The national battle over abortion has been fueled by a wave of state-level abortion restrictions in recent months, including a near-total ban signed into law in Alabama on May 15 and tough restrictions after six to eight weeks of pregnancy passed in Louisiana, Missouri, Georgia, Ohio, Kentucky, and Mississippi. Although local Democrats supported the abortion restrictions that passed just this week in Louisiana, and the state’s Democratic governor, John Bel Edwards, signed the bill into law, the national party has thoroughly purged its anti-abortion members, a move that leaders such as Gillibrand support.
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This full embrace of abortion is the culmination of decades-long shifts in rhetoric and strategy among Democrats. It’s also a bet on what’s going to work in the next general election. Democratic candidates believe Democratic voters want abortion rights expanded, ensuring that the procedure is safe, legal, and available on demand. Of course, that bet runs the risk that voters who aren’t on board will stay quiet, stay home, or vote for someone else.
In 2007, 66 percent of Democrats said abortion should be legal in all or most cases, according to the Pew Research Center. Ten years later, 79 percent of Democrats said the same thing. By comparison, over that same time span, roughly a third of Republicans consistently said they support legal abortion in all or most cases. Similarly, 73 percent of Democrats say Roe v. Wade should be upheld, compared with 34 percent of Republicans, according to the Public Religion Research Institute.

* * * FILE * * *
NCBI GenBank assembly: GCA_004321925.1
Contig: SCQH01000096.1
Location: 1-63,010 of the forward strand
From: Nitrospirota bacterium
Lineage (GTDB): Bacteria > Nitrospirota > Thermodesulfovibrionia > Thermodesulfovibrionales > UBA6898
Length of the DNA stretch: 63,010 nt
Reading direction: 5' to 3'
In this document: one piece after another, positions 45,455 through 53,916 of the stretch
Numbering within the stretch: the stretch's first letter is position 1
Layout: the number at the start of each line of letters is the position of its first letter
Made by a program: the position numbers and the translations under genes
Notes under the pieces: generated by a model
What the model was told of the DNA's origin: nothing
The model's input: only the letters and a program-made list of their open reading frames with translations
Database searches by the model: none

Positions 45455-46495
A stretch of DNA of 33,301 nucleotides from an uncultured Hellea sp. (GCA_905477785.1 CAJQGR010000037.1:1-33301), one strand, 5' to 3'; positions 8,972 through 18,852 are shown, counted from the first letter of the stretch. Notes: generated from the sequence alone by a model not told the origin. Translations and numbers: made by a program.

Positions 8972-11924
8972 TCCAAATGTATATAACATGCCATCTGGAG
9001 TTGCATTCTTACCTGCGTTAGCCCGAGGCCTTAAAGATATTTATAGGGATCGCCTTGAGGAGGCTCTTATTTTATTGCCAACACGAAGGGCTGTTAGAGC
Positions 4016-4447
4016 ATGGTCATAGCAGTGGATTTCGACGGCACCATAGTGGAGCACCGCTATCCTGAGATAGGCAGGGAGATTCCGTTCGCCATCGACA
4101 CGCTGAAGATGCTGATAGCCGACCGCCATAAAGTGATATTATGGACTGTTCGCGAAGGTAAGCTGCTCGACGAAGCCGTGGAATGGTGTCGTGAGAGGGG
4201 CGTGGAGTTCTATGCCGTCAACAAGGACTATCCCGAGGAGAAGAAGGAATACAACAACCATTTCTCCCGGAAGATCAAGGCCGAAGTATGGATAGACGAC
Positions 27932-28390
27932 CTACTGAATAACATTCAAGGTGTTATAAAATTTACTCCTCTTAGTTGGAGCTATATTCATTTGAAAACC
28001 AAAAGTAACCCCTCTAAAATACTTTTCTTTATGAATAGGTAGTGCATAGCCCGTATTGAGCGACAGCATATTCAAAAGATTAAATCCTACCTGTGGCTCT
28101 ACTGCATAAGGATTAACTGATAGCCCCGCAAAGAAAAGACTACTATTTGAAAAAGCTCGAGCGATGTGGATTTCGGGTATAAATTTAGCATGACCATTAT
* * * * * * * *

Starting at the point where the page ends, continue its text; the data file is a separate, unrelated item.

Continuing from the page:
Gillibrand has long aligned her political career with the cause of abortion rights: Last fall, following Brett Kavanaugh’s nomination to the Supreme Court, she rallied with NARAL Pro-Choice America to warn that his confirmation would pose an existential threat to the status of women’s liberty in America. Earlier this month, she went to Georgia, again with NARAL, to protest a new abortion law that limits the procedure at six weeks of pregnancy.
“I believe that reproductive rights are human rights, they are civil rights, and they are nonnegotiable,” Gillibrand told me in an interview last week. “The attacks we’ve seen from Republicans in states like Alabama and Georgia represent the greatest threat to women’s reproductive rights since Roe. I believe we have to fight back with every fiber of our being, which is why I’ve made this a major platform for my presidential campaign.”
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Democratic presidential candidates with a more moderate approach to abortion have already been pushed to the left on this issue. Former Vice President and current 2020 front-runner Joe Biden, a devout Roman Catholic who once called his position “middle of the road,” pledged in May to pass federal legislation protecting abortion rights, “should it become necessary,” according to the Associated Press. He also recently told a volunteer for the ACLU that he would commit to abolishing the Hyde Amendment, despite repeatedly voting to preserve the ban on federal funding for most abortions through programs such as Medicaid.